Almost three-quarters, 74 per cent, of London businesses think the controversial HS2 rail line has become too expensive, according to new polling.
The Savanta ComRes/London Chamber of Commerce and Industry (LCCI) poll also found that 64 per cent of the capital’s business leaders thought “the project has or will cause too much disruption”.
It comes alongside results showing that 46 per cent think the the high speed rail line is unnecessary, against 40 per cent who think it’s necessary.
Fifty-four per cent of those polled said they were “uncertain” of what the benefits would be, while 43 per cent said they thought it would have a positive impact on London’s economy.
The high speed rail line – which would link up London, Birmingham, Leeds and Manchester – is uncertain to go ahead as expected costs have spiralled from an estimated £56bn to as much as £107bn.
Commenting on the results of the polling, LCCI chief executive Peter Bishop said: “With nearly three-quarters of businesses voicing concern about the growing cost of the project, this new polling will be of significant interest to the ongoing government review.
“It is important to note that London businesses see merits in the project for both London and the UK.
“However, majority concern about its necessity, costs and disruption, leave a clear challenge for the promoters of the project to effectively convey that the project is worth its mounting cost.”
Henri Murison, director of advocacy group Northern Powerhouse Partnership, criticised the LCCI for not taking into account views of northern business leaders.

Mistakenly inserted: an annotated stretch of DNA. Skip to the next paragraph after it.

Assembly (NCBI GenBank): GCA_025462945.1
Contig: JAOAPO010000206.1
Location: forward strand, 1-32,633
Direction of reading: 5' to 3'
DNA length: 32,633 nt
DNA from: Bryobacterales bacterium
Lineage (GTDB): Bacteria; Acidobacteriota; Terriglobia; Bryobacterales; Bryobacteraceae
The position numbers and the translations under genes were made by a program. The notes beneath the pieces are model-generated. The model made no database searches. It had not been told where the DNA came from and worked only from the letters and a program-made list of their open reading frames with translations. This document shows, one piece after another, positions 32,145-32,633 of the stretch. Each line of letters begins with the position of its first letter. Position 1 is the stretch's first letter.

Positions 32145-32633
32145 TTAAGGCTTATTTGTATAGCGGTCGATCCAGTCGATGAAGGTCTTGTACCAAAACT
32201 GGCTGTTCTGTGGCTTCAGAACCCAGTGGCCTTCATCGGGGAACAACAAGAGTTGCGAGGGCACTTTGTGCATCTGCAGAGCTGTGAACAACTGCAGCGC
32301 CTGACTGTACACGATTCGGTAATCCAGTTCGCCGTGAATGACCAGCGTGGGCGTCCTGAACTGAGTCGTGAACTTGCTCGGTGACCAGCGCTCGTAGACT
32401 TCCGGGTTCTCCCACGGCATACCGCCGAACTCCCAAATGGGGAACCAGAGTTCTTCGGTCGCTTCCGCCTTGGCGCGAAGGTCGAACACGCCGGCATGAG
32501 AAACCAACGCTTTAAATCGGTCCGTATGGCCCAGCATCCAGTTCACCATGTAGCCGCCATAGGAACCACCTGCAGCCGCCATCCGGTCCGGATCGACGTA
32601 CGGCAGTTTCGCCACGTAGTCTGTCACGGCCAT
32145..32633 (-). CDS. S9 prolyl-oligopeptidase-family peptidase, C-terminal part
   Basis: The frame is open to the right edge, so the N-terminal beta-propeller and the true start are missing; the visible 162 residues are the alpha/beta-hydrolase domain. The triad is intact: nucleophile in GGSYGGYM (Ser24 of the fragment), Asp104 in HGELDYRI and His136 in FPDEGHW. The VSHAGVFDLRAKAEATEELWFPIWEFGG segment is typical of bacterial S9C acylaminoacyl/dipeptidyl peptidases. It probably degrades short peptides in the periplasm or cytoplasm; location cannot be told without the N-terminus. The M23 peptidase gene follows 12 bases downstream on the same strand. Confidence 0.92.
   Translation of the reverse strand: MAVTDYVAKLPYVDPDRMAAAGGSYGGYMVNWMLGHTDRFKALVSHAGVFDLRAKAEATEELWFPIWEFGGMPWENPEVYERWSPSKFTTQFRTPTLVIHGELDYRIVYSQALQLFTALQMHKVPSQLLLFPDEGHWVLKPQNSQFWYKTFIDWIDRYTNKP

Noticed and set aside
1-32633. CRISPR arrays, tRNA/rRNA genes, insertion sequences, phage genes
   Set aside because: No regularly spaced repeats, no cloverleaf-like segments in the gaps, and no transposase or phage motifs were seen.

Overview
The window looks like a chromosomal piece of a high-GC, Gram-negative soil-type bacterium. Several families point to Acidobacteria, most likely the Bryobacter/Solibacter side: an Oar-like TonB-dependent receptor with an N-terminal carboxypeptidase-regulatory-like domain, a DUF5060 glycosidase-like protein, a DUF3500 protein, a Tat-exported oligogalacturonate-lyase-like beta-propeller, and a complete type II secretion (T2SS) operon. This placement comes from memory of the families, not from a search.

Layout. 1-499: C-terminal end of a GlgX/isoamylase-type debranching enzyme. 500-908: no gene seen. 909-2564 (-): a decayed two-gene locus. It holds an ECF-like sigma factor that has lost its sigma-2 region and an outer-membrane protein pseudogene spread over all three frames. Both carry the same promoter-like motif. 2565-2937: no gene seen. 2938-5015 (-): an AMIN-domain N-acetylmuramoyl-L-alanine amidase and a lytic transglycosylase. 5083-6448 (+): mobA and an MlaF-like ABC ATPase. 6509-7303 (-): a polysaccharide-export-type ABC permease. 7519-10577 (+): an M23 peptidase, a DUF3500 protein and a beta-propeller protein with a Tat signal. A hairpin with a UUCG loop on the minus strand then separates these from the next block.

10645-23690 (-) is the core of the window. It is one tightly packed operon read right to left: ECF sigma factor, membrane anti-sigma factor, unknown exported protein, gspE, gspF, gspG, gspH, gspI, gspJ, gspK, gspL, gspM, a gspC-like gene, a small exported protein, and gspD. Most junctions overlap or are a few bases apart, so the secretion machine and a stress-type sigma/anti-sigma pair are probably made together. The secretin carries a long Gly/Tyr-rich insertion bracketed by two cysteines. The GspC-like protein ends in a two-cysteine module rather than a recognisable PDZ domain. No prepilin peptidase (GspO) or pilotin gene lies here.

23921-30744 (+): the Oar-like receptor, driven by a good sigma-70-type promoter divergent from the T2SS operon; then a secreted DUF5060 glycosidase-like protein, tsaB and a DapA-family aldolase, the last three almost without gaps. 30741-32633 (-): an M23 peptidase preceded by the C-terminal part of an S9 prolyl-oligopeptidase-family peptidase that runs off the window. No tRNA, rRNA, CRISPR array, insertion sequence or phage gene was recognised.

“Once again, we are seeing a London-based organisation ignore the views held up here as if they do not matter,” he said.
“Perhaps some of these business people should try getting between Birmingham and Leeds, or around the North on lines unable to cope with the volume of trains.
“North and London businesses should be coming together to make an unanswerable case to government as the significant business-led group London First has done with us on many previous occasions.”
Boris Johnson will soon make a final decision on the project, taking into account advice from an independent review.
The full findings of the review, led by Douglas Oakervee, have yet to be fully released, however parts were leaked to the press indicating that it supports HS2 going ahead.
The leaks caused fury by deputy head of the review Lord Tony Berkeley, who asked for his name to be taken off the report.
Berkeley told City A.M. last month that the report was a “whitewash” and he had been shut out because of his growing opposition to the project in the face of escalating costs.
He published his own report into the project last week, claiming the benefit to the taxpayer was “well below the break-even point”.
HS2 Ltd. declined the opportunity to comment.